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Newswise: More ecosystem engineers create stability, preventing extinctions
2-Jul-2020 1:30 PM EDT
More ecosystem engineers create stability, preventing extinctions
Santa Fe Institute

Biological builders like beavers, elephants, and shipworms re-engineer their environments. How this affects their ecological network is the subject of new research, which finds that increasing the number of "ecosystem engineers" stabilizes the entire network against extinctions.

Newswise: Cave divers unlock mysteries of the earliest Americans
3-Jul-2020 2:05 PM EDT
Cave divers unlock mysteries of the earliest Americans
McMaster University

A team of underwater cave explorers in Mexico have made unprecedented archeological discoveries in some of the most inaccessible places on Earth that unlock key mysteries about the earliest inhabitants of the Western Hemisphere, according to international experts who have studied the sites.

Newswise:Video Embedded peering-under-galactic-dust-study-reveals-radiation-at-center-of-milky-way
VIDEO
26-Jun-2020 2:00 PM EDT
Peering under galactic dust, study reveals radiation at center of Milky Way
University of Wisconsin-Madison

Thanks to 20 years of homegrown galactic data, astronomers at the University of Wisconsin–Madison, UW–Whitewater and Embry-Riddle Aeronautical University have finally figured out just how much energy permeates the center of the Milky Way. The researchers say it could one day help astronomers track down where all that energy comes from. Understanding the source of the radiation could help explain not only the nature of the Milky Way, but the countless others that resemble it.

30-Jun-2020 8:50 AM EDT
Cutting Down But Not Out: Very-Heavy Drinkers Needn’t Quit Completely for Cardiovascular Benefit
Research Society on Alcoholism

High-risk drinkers who substantially reduce their alcohol use can lower their risk of cardiovascular disease (CVD) despite not completely abstaining, according to study findings published in Alcoholism: Clinical and Experimental Research. CVD encompasses a range of conditions involving the heart or blood vessels, and is the leading cause of death in the US. It is also one of many negative health outcomes associated with heavy drinking and alcohol use disorder (AUD). Reductions in drinking can be defined using World Health Organization (WHO) ‘risk drinking levels’, which classify drinkers into ‘very high’, ‘high’, ‘moderate’ and ‘low’ risk categories based on their average daily alcohol consumption. Previous research has shown that a reduction of two or more levels (for example, from ‘very high’ to ‘moderate’) can lower the risk of multiple health issues, but did not assess the impact on CVD specifically. The latest study has examined associations between reductions in WHO risk drinking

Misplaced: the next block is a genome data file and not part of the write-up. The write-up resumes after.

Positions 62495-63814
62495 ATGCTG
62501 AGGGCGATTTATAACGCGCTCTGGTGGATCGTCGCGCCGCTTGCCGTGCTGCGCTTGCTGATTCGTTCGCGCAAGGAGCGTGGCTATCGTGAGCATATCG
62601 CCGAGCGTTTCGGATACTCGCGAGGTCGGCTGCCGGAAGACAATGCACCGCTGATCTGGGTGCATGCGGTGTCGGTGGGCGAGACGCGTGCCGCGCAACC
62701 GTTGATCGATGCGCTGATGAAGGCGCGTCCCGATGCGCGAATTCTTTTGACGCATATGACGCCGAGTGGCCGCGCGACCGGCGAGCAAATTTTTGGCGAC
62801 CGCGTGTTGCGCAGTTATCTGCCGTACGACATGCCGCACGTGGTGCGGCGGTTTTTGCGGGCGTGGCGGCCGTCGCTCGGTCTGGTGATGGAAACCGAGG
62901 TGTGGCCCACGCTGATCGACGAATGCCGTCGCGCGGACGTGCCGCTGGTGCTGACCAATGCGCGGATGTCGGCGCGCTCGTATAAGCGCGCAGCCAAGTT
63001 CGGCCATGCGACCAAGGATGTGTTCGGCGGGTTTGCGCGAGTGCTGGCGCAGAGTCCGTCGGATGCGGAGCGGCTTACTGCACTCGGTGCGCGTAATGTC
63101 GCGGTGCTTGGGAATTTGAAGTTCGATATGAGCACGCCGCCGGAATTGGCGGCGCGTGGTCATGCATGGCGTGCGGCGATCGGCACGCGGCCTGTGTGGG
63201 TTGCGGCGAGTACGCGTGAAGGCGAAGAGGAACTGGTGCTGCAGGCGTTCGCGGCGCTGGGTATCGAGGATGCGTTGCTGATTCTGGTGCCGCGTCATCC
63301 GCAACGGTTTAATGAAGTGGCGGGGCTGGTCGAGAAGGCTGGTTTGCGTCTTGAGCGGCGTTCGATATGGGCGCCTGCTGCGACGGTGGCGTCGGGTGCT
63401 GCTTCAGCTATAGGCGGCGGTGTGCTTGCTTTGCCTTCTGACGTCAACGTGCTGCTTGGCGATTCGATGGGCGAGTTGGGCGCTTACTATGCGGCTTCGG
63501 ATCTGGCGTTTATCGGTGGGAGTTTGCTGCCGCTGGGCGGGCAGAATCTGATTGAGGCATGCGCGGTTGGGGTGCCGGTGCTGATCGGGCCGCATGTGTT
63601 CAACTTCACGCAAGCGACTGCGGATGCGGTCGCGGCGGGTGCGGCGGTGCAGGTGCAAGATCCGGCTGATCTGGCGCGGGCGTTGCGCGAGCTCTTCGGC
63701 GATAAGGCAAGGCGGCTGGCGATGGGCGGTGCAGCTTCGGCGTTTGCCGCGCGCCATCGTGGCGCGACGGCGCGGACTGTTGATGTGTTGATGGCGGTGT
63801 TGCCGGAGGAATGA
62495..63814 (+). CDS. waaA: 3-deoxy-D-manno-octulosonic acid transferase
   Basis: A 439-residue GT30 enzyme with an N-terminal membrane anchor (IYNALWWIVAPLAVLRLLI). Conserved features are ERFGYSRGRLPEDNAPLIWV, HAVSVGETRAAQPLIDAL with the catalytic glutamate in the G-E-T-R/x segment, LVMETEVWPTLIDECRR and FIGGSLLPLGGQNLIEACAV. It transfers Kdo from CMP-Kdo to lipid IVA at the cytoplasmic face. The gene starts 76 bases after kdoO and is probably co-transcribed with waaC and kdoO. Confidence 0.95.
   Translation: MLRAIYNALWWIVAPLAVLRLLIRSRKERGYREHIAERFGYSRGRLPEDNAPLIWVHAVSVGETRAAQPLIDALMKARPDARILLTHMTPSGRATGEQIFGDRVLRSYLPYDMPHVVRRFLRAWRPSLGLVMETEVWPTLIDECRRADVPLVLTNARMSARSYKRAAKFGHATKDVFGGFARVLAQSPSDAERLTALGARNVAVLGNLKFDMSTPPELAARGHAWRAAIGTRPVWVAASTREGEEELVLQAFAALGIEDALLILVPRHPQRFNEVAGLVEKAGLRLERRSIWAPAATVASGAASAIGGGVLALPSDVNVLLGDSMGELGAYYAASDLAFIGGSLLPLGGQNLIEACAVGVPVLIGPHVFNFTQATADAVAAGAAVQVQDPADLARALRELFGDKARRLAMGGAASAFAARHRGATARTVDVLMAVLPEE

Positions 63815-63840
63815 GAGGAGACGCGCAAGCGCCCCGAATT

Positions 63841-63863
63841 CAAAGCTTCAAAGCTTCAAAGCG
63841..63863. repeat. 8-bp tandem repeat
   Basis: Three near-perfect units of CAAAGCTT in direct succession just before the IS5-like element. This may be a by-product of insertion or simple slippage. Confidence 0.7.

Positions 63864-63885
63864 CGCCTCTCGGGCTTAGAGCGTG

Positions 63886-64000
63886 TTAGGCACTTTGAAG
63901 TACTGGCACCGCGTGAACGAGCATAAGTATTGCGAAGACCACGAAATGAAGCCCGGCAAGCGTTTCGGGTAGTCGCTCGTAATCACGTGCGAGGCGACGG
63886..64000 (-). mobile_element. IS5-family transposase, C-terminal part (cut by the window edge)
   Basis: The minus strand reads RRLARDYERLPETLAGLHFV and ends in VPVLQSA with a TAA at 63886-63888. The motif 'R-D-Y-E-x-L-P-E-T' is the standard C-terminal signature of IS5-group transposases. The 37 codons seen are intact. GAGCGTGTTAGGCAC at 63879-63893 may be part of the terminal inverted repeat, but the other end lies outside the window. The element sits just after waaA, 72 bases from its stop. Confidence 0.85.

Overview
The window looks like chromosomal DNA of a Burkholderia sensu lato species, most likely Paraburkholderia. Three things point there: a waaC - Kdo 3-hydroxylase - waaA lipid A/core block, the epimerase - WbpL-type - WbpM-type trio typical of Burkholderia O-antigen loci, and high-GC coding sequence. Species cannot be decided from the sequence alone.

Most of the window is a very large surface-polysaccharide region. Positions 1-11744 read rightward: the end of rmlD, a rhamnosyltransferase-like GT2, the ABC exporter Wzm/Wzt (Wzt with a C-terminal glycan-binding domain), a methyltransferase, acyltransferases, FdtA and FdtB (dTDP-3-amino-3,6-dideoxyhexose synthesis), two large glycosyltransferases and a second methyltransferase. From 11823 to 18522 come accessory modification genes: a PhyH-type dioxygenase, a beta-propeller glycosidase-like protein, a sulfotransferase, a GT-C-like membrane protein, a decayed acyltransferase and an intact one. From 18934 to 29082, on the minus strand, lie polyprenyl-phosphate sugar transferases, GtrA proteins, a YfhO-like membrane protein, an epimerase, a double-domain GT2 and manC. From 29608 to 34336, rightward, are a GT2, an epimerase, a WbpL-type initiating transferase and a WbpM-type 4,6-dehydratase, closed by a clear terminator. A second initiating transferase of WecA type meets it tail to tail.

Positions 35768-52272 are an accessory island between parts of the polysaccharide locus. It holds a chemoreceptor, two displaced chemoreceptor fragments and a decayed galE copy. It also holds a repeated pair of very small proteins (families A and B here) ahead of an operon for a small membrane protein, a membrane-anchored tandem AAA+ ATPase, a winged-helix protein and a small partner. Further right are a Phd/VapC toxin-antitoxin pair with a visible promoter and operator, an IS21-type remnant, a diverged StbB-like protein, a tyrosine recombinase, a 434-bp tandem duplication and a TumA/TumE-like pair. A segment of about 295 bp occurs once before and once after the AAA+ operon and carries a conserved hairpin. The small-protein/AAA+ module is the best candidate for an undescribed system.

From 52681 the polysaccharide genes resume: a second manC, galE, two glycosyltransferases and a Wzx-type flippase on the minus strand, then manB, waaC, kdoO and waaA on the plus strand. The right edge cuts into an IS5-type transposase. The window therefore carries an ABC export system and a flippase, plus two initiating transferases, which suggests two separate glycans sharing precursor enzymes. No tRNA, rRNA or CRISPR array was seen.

Newswise:Video Embedded warwick-moto-superbike-designs-unveiled
VIDEO
Released: 3-Jul-2020 8:55 AM EDT
Warwick Moto superbike designs unveiled
University of Warwick

As the government has announced proposals to ban the sale of petrol, diesel and hybrid cars by 2035 the race to electrify the motor industry is on, and motorbikes aren’t to be overlooked.

Released: 3-Jul-2020 7:50 AM EDT
Closing the gap: Citizen science for monitoring sustainable development
International Institute for Applied Systems Analysis

Citizen science could help track progress towards all 17 UN Sustainable Development Goals (SDGs). An IIASA-led study, for the first time, comprehensively analyzed the current and potential contribution of citizen science data to monitor the SDGs at the indicator level.

Released: 2-Jul-2020 2:55 PM EDT
Research reflects how AI sees through the looking glass
Cornell University

Intrigued by how reflection changes images in subtle and not-so-subtle ways, a team of Cornell University researchers used artificial intelligence to investigate what sets originals apart from their reflections. Their algorithms learned to pick up on unexpected clues such as hair parts, gaze direction and, surprisingly, beards – findings with implications for training machine learning models and detecting faked images.

Released: 2-Jul-2020 2:40 PM EDT
Geoscientists Create Deeper Look at Processes Below Earth’s Surface with 3D Images
University of Texas at Dallas

Geoscientists at The University of Texas at Dallas recently used supercomputers to analyze massive amounts of earthquake data to generate high-resolution, 3D images of the dynamic geological processes taking place far below the Earth’s surface.

Released: 2-Jul-2020 2:20 PM EDT
In the Arctic, spring snowmelt triggers fresh CO2 production
San Diego State University

Studies have shown the Arctic is warming roughly twice as fast as the rest of the world, and its soil holds twice the amount of carbon dioxide as the atmosphere. New research from San Diego State University finds that water from spring snowmelt infiltrates the soil and triggers fresh carbon dioxide production at higher rates than previously assumed.

Newswise: Department of Energy awards $3.15 million to Argonne to support collaborations with industry
Released: 2-Jul-2020 2:10 PM EDT
Department of Energy awards $3.15 million to Argonne to support collaborations with industry
Argonne National Laboratory

The U.S. Department of Energy (DOE) announced more than $33 million in funding for 82 projects aimed at advancing commercialization of promising energy technologies and strengthening partnerships between DOE’s National Laboratories and private-sector companies.